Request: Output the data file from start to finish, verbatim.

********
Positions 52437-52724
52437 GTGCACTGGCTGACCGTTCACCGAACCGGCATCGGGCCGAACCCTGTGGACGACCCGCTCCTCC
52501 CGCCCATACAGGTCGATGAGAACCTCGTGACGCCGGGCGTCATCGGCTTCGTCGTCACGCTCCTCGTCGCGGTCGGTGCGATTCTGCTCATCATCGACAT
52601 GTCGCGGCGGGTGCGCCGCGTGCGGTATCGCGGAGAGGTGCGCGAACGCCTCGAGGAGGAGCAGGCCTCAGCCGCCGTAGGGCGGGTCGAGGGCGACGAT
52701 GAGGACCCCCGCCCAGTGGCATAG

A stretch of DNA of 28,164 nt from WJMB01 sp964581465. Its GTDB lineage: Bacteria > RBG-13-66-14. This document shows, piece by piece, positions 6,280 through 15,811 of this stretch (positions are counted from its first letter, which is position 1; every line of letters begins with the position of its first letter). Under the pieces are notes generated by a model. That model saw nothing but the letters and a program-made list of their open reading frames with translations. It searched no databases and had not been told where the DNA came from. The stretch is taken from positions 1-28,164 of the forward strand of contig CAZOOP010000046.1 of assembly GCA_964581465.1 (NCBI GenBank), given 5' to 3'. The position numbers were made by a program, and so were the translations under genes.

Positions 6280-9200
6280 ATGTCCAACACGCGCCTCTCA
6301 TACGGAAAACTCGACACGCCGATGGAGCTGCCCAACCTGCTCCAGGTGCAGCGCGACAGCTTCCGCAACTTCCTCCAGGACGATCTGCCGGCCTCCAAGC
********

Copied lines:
Positions 52437-52724
52437 GTGCACTGGCTGACCGTTCACCGAACCGGCATCGGGCCGAACCCTGTGGACGACCCGCTCCTCC
52501 CGCCCATACAGGTCGATGAGAACCTCGTGACGCCGGGCGTCATCGGCTTCGTCGTCACGCTCCTCGTCGCGGTCGGTGCGATTCTGCTCATCATCGACAT
52601 GTCGCGGCGGGTGCGCCGCGTGCGGTATCGCGGAGAGGTGCGCGAACGCCTCGAGGAGGAGCAGGCCTCAGCCGCCGTAGGGCGGGTCGAGGGCGACGAT
52701 GAGGACCCCCGCCCAGTGGCATAG

A stretch of DNA of 28,164 nt from WJMB01 sp964581465. Its GTDB lineage: Bacteria > RBG-13-66-14. This document shows, piece by piece, positions 6,280 through 15,811 of this stretch (positions are counted from its first letter, which is position 1; every line of letters begins with the position of its first letter). Under the pieces are notes generated by a model. That model saw nothing but the letters and a program-made list of their open reading frames with translations. It searched no databases and had not been told where the DNA came from. The stretch is taken from positions 1-28,164 of the forward strand of contig CAZOOP010000046.1 of assembly GCA_964581465.1 (NCBI GenBank), given 5' to 3'. The position numbers were made by a program, and so were the translations under genes.

Positions 6280-9200
6280 ATGTCCAACACGCGCCTCTCA
6301 TACGGAAAACTCGACACGCCGATGGAGCTGCCCAACCTGCTCCAGGTGCAGCGCGACAGCTTCCGCAACTTCCTCCAGGACGATCTGCCGGCCTCCAAGC